New Yogo makes for one of the best historical settings in any anime despite also being a fantasy kingdom.  In New Yogo there are two distinct ethnic groups, the Yogo who migrated to this land a few hundred years ago and the native Yaku.  But while most anime would use this ethnic division to add discrimination and oppression to their story, Seirei no Moribito takes a different approach.  It explores the costs and benefits of cultural assimilation with various Yaku songs and traditions being altered or adopted outright by the Yogo, while other Yaku traditions begin to die off and get replaced by Yogo traditions.  It makes for a fascinating multi-layered historical setting that feels so right and so complete.  But wait there’s more.  In a fashion similar to Nickelodeon’s Avatar, New Yogo has physical and spiritual worlds that exist side by side with some places overlapping in both worlds, and people with the correct training can visit the spirit world.   The spirit world looks amazing, with all kinds of unusual landscapes, flora and fauna, all rendered in fantastic detail.  Likewise the landscapes and cityscapes of New Yogo look gorgeous, like movie quality gorgeous.  Overall I’d say you could watch Seirei no Moribito for the setting alone and still be wowed by the level of depth and detail poured in its construction and visuals.  Now it’s time to talk characters.

I’ve already covered Balsa in some detail in the post linked above, but here’s a quick recap.  Balsa is a fully mature, strong female lead and one of the best of her kind in all of anime.  She is a badass spear fighter who is comfortable in her own skin and supremely confident in herself.  She’s the glue that holds the rest of the cast together but the rest are no slackers either.  Chagum is actually a very interesting character because he’s well educated and intelligent but has no experience in life of a commoner.  But rather than cast him as a bumbling fool who can’t adjust, as I’ve seen happen before, Chagum’s story is about how he matures by experiencing life outside the royal palace and grows to understand the joys and struggles of everyday life.  Balsa and Chagum are assisted by Tanda, a Yaku healer and old friend of Balsa’s.  He tends to be the voice of reason in the group and the support character to Balsa and Chagum, while occasionally playing the role of surrogate father to Chagum.  The final major character in the group is the shaman Torogai, the badass grandma.  Her role is largely restricted to solving the mystery of Chagum’s demon possession since she can interact with the spirit world.  She also serves as a font of wisdom and humor when it’s called for.  Now let’s wrap up with all the things this series has to offer.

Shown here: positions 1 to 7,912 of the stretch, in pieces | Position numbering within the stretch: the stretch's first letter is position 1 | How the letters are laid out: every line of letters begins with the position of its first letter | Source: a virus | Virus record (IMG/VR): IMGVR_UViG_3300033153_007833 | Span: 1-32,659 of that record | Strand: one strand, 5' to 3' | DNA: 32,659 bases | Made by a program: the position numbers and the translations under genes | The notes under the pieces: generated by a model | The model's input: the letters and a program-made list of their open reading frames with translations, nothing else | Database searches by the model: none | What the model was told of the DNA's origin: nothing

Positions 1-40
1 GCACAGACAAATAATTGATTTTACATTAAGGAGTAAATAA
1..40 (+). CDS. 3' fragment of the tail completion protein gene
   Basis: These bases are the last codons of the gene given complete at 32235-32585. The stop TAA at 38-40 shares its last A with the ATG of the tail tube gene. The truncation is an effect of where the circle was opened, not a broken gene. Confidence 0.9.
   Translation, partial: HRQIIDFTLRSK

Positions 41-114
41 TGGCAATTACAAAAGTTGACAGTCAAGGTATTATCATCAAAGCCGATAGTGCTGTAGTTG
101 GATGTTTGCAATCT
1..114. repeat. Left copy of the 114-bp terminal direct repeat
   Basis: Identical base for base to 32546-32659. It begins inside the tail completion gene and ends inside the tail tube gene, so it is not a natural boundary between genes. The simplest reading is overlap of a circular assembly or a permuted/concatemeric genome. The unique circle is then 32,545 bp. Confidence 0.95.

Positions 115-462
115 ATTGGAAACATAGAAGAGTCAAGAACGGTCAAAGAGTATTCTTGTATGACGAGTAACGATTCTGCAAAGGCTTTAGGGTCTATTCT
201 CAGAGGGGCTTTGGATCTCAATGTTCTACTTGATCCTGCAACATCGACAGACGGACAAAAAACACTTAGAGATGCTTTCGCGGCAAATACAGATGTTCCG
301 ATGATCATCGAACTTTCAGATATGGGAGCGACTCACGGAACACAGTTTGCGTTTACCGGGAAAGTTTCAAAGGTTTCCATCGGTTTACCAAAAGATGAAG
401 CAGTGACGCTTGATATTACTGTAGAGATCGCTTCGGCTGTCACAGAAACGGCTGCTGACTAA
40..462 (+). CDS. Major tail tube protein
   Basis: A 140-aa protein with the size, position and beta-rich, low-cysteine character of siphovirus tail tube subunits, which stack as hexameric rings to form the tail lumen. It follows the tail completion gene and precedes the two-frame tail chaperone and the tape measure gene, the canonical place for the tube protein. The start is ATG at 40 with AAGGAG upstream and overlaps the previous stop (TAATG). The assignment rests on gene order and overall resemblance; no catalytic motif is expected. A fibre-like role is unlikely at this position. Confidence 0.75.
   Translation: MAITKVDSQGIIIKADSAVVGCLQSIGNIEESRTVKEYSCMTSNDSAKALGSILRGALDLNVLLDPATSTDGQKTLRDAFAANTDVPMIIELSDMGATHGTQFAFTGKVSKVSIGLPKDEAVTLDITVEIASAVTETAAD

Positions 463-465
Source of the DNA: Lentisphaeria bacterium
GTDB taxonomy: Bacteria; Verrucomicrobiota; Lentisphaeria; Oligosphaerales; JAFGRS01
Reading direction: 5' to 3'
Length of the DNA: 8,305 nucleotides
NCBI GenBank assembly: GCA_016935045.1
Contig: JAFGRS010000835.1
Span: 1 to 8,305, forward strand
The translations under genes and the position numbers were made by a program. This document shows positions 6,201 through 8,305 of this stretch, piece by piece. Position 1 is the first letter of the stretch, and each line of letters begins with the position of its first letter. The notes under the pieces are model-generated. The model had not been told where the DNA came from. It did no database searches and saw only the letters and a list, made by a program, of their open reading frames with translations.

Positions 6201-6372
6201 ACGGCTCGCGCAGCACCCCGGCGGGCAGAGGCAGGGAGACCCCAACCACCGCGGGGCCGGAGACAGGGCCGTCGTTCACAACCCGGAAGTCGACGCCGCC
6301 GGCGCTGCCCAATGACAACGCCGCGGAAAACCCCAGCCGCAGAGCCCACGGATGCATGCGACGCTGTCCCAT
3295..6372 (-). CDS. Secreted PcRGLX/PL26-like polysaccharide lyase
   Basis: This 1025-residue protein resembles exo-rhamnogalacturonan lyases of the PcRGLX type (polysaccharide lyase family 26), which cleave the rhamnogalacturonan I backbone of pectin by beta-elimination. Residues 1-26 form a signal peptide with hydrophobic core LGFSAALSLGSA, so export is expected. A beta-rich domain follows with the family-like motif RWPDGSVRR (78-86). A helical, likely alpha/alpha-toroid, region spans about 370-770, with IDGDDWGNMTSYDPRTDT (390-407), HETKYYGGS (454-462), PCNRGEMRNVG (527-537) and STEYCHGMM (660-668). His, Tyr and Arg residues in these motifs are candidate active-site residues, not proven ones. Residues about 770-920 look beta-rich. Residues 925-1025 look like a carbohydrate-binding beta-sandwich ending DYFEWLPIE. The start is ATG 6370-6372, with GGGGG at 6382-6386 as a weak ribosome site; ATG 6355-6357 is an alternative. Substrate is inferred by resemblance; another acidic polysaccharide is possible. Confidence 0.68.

I mentioned that this series doesn’t have much action, and while that is true you should also know that the action it does have is phenomenal.  This show has some of the best fight choreography around plus some great camera angles to spice up the experience.  The world is amazing especially if you have an eye for detail or just like staring at artist renditions of more untamed China-esque landscape.  The story can be a bit slow, but there’s always a lot of things going on and even when during the most quiet and calm scenes I never felt bored.  And the characters are great, which in turn is great for the story because this is really a character driven story.  The narrative has its twists and turns to be sure but the human drama, Chagum’s coming of age tale and the examination of Balsa’s life and maturity are what really keep the story going.  It’s hard not to like and root for these characters and because we spend so much time with them, as opposed to watching them fight, we can really get invested in them.  Overall I found this to be an amazing show and I highly recommend it.  I hope you enjoyed this post and I’ll see you in the next one.